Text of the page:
Douglas Cockford is a JavaScript architect at Yahoo, where he introduced and maintains the JavaScript object notation (JSON) format. He is deeply steeped in the intricacies of the JavaScript language. The target audience for this book consists of highly experienced software designers and architects who are probably working on Ajax applications. If you do a little JavaScript programming to spruce up your website and are looking for a few tips and tricks, this is not the book for you.

Early browsers used Java applets, but this technology did not catch on. JavaScript went, in too short a time, from a rough draft of a language to the main language recognized by browsers. Subsequent revisions have added features, but the basic language design remains unpolished. Cockford refers to JavaScript as a "beautiful, elegant, highly expressive language that is buried under a steaming pile of good intentions and blunders."

The part that Cockford considers beautiful is what he calls Lisp in C's clothing. By this he means that at heart JavaScript is a functional language like Lisp or Scheme, but its syntax resembles that of C. JavaScript has objects but not classes, which confuses many casual JavaScript programmers. You can create objects from prototypes, but you can also freely add attributes and methods. You can also define objects as literals, simply by listing their attributes and methods.

Cockford sets out to show you how to create JavaScript programs that use the parts of the language that he likes and avoid the parts he considers bad. Unfortunately, you can't avoid all of the bad parts (for example, global variables, the lack of block scoping, the poor way it handles Unicode).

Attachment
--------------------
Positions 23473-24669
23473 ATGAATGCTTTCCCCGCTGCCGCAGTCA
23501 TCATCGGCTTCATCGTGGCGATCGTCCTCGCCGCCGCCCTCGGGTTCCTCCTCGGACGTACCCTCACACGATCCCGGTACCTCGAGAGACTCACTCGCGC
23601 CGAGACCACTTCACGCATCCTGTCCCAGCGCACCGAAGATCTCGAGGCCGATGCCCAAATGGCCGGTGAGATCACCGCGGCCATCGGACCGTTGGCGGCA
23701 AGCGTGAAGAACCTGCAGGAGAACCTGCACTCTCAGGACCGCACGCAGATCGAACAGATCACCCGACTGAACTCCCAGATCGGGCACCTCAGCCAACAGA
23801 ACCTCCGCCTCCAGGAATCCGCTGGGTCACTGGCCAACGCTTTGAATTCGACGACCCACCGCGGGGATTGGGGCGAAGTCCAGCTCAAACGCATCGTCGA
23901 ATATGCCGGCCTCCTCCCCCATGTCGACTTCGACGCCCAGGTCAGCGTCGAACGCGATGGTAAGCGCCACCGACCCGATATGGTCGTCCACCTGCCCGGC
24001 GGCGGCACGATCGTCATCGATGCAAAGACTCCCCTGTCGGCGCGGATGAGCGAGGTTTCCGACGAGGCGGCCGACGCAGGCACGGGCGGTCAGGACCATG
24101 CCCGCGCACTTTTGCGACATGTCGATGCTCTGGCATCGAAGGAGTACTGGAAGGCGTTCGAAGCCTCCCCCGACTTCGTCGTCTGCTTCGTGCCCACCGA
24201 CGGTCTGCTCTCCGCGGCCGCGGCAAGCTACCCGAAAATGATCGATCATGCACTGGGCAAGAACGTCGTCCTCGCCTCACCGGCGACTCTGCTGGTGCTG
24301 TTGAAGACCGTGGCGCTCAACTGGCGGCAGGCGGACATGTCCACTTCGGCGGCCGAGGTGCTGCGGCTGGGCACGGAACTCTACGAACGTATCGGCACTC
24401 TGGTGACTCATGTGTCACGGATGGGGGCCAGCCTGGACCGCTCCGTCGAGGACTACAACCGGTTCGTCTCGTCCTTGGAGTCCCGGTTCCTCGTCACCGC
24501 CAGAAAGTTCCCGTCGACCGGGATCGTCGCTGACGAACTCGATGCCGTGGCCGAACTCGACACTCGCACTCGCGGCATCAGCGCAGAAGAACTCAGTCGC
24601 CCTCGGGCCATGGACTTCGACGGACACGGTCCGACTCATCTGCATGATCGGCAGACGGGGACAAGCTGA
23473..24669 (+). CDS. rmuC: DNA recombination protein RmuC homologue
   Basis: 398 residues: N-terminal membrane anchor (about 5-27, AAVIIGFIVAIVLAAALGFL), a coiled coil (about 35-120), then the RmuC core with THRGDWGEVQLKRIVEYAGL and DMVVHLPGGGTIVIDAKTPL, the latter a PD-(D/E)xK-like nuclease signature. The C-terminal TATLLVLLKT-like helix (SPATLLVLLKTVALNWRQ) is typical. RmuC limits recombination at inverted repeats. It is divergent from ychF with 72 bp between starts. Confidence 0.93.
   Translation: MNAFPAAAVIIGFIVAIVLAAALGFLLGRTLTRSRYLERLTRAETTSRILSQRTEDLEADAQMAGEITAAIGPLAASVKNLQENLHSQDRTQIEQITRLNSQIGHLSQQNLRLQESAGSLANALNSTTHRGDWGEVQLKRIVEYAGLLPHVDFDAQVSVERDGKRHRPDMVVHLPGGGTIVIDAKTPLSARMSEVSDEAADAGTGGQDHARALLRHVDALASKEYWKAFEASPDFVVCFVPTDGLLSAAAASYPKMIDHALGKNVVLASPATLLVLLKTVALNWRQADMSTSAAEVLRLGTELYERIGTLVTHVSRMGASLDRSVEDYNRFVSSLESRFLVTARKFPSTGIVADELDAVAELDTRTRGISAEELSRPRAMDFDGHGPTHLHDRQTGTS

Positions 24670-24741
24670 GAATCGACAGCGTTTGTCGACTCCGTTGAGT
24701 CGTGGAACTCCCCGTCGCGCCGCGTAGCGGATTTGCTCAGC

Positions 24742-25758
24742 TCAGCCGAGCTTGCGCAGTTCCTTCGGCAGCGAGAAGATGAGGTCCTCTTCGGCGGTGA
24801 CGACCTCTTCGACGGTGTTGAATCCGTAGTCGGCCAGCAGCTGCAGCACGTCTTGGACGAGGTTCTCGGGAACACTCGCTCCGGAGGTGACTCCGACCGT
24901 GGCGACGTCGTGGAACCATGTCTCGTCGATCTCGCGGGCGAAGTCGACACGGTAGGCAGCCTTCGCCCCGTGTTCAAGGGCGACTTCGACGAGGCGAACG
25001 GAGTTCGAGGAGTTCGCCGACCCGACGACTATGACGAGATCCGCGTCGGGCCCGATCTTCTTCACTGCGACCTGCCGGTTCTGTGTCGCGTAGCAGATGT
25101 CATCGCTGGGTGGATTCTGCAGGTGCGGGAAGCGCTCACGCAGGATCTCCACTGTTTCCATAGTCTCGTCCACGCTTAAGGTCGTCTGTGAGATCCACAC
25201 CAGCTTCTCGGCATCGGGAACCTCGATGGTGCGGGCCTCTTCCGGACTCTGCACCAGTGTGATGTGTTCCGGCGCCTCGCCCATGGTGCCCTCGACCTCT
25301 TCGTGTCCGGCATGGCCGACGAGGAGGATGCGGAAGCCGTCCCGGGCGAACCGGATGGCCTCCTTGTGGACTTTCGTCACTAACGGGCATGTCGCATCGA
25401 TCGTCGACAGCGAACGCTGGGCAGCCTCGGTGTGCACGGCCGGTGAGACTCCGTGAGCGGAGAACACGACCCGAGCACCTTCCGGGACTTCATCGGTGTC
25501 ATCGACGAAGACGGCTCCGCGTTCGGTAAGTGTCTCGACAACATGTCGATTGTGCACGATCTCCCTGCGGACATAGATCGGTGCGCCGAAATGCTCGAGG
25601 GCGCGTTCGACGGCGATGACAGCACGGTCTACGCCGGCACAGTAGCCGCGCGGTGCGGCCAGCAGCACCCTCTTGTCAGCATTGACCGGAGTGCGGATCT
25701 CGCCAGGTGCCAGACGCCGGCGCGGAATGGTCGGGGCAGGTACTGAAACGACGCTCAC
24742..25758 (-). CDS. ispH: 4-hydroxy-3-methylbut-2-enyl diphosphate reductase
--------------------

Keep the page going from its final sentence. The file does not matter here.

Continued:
Cockford's explanations of how to avoid the bad parts entail sophisticated programming. His examples require careful reading, and real mastery probably takes a lot of practice. Cockford characterizes the book as follows:

"This book is small, but it is dense. There is a lot of material packed into it. Don't be discouraged if it takes multiple readings to get it."

Excluding the appendixes and the index, the book is 100 pages long. You probably won't read it in one sitting, but it will repay your effort. It doesn't spend much time explaining the bad parts. If you want to use those, Cockford says, read any of the other JavaScript books.

If you are an experienced programmer familiar with many programming languages but forced to do serious development in JavaScript, this book may save you an enormous amount of trouble.

Friday, April 25, 2008

Adobe for Technical Communicators, Switching to the Mac

This article appears in slightly different form in the March/April 2008 issue of IEEE Micro © 2008 IEEE.

This time I talk about two subjects that are not the way they once were and may change again tomorrow.

Adobe Technical Communication Suite (Adobe, San Jose CA,, $1599.00)

Fifteen years ago, the tools of the technical communicator's trade came from many companies. The most important tool for creating technical manuals was FrameMaker from Frame Technology. For newsletters, marketing pieces, and other short documents, writers also used the more agile PageMaker, a tool for composing pages, from a company named Aldus. RoboHelp, from Blue Sky (later called eHelp) emerged as the tool of choice for creating online help systems. When web browsing became popular, Macromedia brought out DreamWeaver, the HTML editor of choice. Macromedia also developed Flash technology, one of the simplest ways to add animation to online content.